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“Exactly. I could see you with a place here, maybe a place in Greece for the winter.”

James returned at that moment, sliding into his chair. “I see Duncan’s in full salesman mode.” He grinned as he settled himself.

“Hey, that’s part of the job. If I want the best talent America has to offer, I have to make a case for them.”

“Thing with Alex here,” James went on, “is that you’re not just getting the best talent that America has to offer, you’re going international.” He leaned over, reaching into his suitcase and taking out a folder of printouts. “So, you’re a Greek import?”

I tensed a bit, realizing that my past had just become the new subject.

“That’s right. I was born and raised in Corinth—that’s the part that connects the bottom half of Greece to the top.”

“Very little trace of an accent,” James said. “And your English is flawless.”

“That’s no accident. My mother is a small-town Greek woman, but my father…”

That was where the lies had to begin. I hated being untruthful, but it had to be done.

“My father was more of an international sort of man; he worked in the import/export business.”

Of course I didn’t mention that the sort of importing/exporting my father had done involved drugs and guns and stolen goods.

“He did most of his work in New York, and I’ve spent plenty of time there since I was a boy.”

“But you didn’t get into the family business?” James asked. “Why is that?”

Duncan said nothing, his eyes on me as he awaited my response. I was being grilled a bit, but that was fine. I’d expect no less from an operation like Pitt Medical.

“My father’s boss, a man who was more like a member of the family to us, saw something in me. My father wanted me to get into the family business, of course, but this man convinced him that a brain like mine would be wasted in such a field. As such, he encouraged my father to direct me toward medicine.”

“And that he did,” James said, turning his attention back to the papers. “Graduated top of your class from NYU, then went off to Johns Hopkins to do it all over again. And your MCAT scores… they’re something else.”

“Don’t take this the wrong way,” Duncan said, “but with your background, you could be earning millions a year doing facelifts and butt lifts in LA. Why’d you pick trauma surgery at a city hospital in New York?”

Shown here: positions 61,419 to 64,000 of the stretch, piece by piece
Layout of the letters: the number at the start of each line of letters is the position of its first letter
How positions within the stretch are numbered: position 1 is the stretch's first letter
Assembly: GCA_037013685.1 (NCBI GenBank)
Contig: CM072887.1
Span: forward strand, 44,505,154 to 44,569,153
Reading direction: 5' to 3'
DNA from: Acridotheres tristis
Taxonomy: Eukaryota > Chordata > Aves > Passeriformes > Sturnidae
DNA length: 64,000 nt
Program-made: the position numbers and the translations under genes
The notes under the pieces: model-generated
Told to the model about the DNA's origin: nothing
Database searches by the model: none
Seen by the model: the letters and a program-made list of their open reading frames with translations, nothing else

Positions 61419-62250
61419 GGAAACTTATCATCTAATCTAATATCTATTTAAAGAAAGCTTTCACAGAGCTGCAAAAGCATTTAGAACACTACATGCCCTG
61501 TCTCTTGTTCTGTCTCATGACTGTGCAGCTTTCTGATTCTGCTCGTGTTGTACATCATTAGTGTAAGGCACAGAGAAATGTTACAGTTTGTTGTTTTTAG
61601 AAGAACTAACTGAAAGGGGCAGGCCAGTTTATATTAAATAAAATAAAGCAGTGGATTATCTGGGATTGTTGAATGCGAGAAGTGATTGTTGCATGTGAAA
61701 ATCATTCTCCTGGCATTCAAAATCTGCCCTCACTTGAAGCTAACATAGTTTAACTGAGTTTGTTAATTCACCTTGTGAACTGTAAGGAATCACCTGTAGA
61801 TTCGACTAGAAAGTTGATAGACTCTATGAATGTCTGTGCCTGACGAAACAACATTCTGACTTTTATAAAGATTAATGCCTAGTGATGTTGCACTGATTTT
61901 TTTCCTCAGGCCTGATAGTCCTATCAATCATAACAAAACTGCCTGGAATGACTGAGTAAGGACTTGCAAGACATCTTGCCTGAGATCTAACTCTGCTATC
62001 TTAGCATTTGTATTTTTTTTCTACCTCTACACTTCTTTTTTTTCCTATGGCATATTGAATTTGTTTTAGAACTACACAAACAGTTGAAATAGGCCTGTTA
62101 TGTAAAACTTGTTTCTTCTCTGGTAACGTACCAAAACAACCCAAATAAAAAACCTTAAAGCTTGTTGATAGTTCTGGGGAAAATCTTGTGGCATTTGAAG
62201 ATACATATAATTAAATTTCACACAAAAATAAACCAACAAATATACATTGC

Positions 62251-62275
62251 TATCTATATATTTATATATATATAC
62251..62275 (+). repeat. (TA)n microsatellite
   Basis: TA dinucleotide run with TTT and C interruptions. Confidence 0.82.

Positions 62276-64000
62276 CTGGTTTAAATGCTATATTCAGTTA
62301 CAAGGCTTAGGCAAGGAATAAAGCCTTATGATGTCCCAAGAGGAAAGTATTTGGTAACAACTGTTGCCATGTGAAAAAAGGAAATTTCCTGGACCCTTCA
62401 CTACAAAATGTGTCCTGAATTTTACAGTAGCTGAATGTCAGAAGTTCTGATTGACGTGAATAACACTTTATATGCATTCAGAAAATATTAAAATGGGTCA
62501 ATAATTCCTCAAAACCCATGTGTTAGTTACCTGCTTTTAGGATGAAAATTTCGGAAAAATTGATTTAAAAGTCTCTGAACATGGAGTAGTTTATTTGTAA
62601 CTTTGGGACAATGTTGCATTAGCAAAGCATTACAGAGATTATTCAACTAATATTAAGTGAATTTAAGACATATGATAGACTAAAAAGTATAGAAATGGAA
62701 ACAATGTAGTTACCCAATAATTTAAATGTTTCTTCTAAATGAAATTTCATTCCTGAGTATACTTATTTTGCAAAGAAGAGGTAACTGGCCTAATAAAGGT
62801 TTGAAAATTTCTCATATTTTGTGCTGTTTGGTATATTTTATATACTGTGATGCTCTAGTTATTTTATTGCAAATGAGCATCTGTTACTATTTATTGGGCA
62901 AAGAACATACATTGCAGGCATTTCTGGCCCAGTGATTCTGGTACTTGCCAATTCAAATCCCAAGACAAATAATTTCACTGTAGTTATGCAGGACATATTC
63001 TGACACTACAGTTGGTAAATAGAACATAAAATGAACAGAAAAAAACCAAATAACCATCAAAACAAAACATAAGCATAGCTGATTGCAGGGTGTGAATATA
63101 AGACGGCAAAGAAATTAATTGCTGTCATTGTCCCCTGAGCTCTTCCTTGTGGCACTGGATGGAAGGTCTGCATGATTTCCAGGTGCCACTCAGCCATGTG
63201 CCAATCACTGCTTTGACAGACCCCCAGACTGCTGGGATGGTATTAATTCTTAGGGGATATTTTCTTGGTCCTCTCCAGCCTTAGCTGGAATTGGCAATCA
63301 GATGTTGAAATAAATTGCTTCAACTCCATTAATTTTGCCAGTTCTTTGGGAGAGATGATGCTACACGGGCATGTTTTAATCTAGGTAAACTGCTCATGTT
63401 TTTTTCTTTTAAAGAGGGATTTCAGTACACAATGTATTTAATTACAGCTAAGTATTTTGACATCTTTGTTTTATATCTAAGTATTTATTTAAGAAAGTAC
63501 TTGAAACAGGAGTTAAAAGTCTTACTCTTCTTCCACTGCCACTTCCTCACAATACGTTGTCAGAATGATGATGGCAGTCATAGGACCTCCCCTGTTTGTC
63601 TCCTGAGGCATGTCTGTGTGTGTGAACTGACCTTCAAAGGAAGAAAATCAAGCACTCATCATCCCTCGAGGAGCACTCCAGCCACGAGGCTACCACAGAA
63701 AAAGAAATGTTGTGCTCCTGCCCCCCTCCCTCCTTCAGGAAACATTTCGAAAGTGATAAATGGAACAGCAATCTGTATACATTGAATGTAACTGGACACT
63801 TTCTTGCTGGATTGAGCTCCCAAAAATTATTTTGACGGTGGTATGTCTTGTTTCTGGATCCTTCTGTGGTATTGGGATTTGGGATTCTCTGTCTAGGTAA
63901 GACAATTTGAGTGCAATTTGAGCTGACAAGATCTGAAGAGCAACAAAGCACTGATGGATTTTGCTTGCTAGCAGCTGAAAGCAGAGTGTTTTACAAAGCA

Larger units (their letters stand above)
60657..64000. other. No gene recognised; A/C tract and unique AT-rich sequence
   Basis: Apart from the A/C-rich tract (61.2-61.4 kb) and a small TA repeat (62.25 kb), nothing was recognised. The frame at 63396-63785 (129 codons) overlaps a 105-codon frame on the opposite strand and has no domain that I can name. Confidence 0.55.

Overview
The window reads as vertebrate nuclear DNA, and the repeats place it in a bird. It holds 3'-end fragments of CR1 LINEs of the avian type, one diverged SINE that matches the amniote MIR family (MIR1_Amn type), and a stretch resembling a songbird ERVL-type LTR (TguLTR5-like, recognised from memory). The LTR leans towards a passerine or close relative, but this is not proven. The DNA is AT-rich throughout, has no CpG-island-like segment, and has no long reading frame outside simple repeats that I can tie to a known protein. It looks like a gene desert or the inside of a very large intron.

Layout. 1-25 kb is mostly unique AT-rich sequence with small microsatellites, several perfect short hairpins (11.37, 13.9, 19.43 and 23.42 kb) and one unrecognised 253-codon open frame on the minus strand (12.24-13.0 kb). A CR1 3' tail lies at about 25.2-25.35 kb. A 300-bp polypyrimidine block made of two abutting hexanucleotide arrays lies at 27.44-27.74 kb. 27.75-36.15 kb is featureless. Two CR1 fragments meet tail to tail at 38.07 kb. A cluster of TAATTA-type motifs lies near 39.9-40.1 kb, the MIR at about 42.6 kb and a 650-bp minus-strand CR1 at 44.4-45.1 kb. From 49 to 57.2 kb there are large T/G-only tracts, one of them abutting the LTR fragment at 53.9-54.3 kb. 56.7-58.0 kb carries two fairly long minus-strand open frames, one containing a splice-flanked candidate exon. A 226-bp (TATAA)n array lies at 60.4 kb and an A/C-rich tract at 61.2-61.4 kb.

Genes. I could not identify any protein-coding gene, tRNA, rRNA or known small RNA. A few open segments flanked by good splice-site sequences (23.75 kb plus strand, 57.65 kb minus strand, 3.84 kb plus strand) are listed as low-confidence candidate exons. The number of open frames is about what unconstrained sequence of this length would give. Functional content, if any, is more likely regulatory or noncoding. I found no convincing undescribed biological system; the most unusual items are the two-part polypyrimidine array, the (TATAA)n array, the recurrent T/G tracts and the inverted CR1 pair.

“Not taken the wrong way at all, it’s a good question. After growing up in the city, I wanted to do something to give back. But make no mistake, I wasn’t totally altruistic with my skills. New York has no shortage of very, very wealthy men and women willing to pay a premium to have a doctor on call.”

Of course, I didn’t mention that one of these clients was the damn Godfather of the Night. Most of my fortune I’d made through working with Nico, taking my earnings and investing them wisely in property, along with a few up-and-coming tech companies.

“So,” Duncan said with an approving smile. “A nice blend of altruism and business savvy.”

I chuckled. “Something like that.”

“I started this business to help people,” Duncan said. “But I’d be lying through my teeth if I were to tell you I didn’t have money in mind. There’s a certain level of success that you’re only going to achieve if you go into business for yourself. And I make sure to tell every new doctor that joins my team that they can be a part of this.”

“I can attest to that,” James said. “I started off as an assistant surgeon at the Greeley clinic. After putting in a couple of years there, Duncan here noticed that I had quite a flair for numbers. After giving me a test run being in charge of the books for the north Colorado clinics, he gave me the position I have now. And don’t think that I spend all my time clicking around in Excel these days. Pitt Medical operates a dozen free clinics around the area where I volunteer my time when I want to give back.”

“There’s plenty of room for growth,” Duncan said. “And I’ve got a good feeling that a doctor like you would move up quickly in our organization. But if you like Evergreen and want to stay there for a while, that’s your prerogative.”

“Speaking of which,” James said. “We want to do a social media campaign in order to introduce you to Evergreen. A little getting-to-know-you thing so the residents in the area will recognize you.”

I shifted in my seat, not sure how to respond to the news. I wanted to keep a low profile, and a damn social media campaign sounded like the exact opposite of that.

“That a problem?” Duncan asked.

“Just… I’ve never been much of a social media guy, never been one for putting my face out there for attention.”

“Not about attention,” Duncan said. “At least, not that kind. The Pitt Medical clinics that we open in places like Evergreen go for a small-town sort of feel. Having the residents be able to recognize your face and know that you’re their new doctor would go a long way to establish that.”

“Is there any way we can do this without having my face on it?” I asked.